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What is Democracy?

Jon Twigge

Here is another contribution by Jon Twigge, ardent Spiral Dynamics Integral enthusiast and supporter of the Centre of Human Emergence – UK. Jon wrote the piece for his own blog and has graciously consented to it being published here as well.

Most people here in the West seem to think that Democracy is a good thing.  Even those people who don’t think that voting is worth bothering with would probably rather live in a democracy than under a brutal dictatorship.

I would say that there are some key aspects of a democracy.

The first aspect is an emergent behaviour in a society that arises when a significant proportion of the people believe in rights and fairness.  This belief leads to behaviour that supports law and order and moral codes rather than “may the strongest win” or “survival of the fittest”.  Britain holds a long tradition of Democracy, at least at home here in the UK.

You can’t really create a democracy in a country by simply imposing it if the people in that country don’t yet live by social rules that embed rights and fairness in them.  The values of rights and fairness only really come into their own when a society has been stable for some time and has had the space to allow them to flourish and become embedded in its culture.

Attempts to create democracy before a country are ready is going to take a very long time and will involve building a long lasting security to give the space for a change of values to occur.  It almost comes down to creating an infrastructure both physically and socially and holding that in place, with physical force as required, until a new generation has grown up with it.

But that is another story; back to my aspects of Democracy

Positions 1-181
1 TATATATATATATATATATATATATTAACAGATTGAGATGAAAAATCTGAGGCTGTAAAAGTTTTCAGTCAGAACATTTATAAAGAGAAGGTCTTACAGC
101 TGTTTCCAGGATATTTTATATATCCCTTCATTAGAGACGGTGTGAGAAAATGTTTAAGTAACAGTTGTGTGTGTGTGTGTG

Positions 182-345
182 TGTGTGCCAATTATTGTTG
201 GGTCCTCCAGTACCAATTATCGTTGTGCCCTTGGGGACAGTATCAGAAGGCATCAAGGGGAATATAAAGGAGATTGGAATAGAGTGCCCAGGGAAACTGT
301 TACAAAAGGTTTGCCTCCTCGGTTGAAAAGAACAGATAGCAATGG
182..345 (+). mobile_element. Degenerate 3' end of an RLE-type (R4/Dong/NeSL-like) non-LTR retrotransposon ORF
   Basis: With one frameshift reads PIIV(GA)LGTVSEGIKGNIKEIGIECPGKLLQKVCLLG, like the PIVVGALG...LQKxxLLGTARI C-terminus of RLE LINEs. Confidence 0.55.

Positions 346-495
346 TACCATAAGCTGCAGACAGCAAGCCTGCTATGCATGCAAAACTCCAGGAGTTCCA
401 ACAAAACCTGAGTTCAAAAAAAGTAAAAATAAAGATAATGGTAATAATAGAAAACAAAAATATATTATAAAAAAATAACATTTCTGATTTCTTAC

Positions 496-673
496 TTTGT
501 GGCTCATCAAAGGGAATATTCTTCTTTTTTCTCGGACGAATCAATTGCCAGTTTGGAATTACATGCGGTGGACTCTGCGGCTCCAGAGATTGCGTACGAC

The second aspect of Democracy is that all important feature – choice.  I would argue that it is not really about choice in any detailed sense – everyone knows that we, as individuals, cannot possibly vote on every issue that arises in the country – but rather it is about representation of our general values.  We sort of get choice by accountability: we don’t vote for those politicians that let us down.  Of course, the process is fraught with problems because the number of choices we get are actually quite small and accountability generally only kicks in every 4 or 5 years as we elect new leaders.

It is worth noting that the only reason that Democracy works at all is that you can group together political opinions into some pretty general themes.  Funnily enough, these themes follow social groupings and class structures in society.  Political parties, therefore, tend to have large elements from members of similar social groups and class.

Even across national borders you can see commonalities between parties; but the alignment is not always so strong as it is in a single country.  You can see this commonality, but with differences, played out in the European Union blocs of parties that are normally aligned but whose relations are often strained.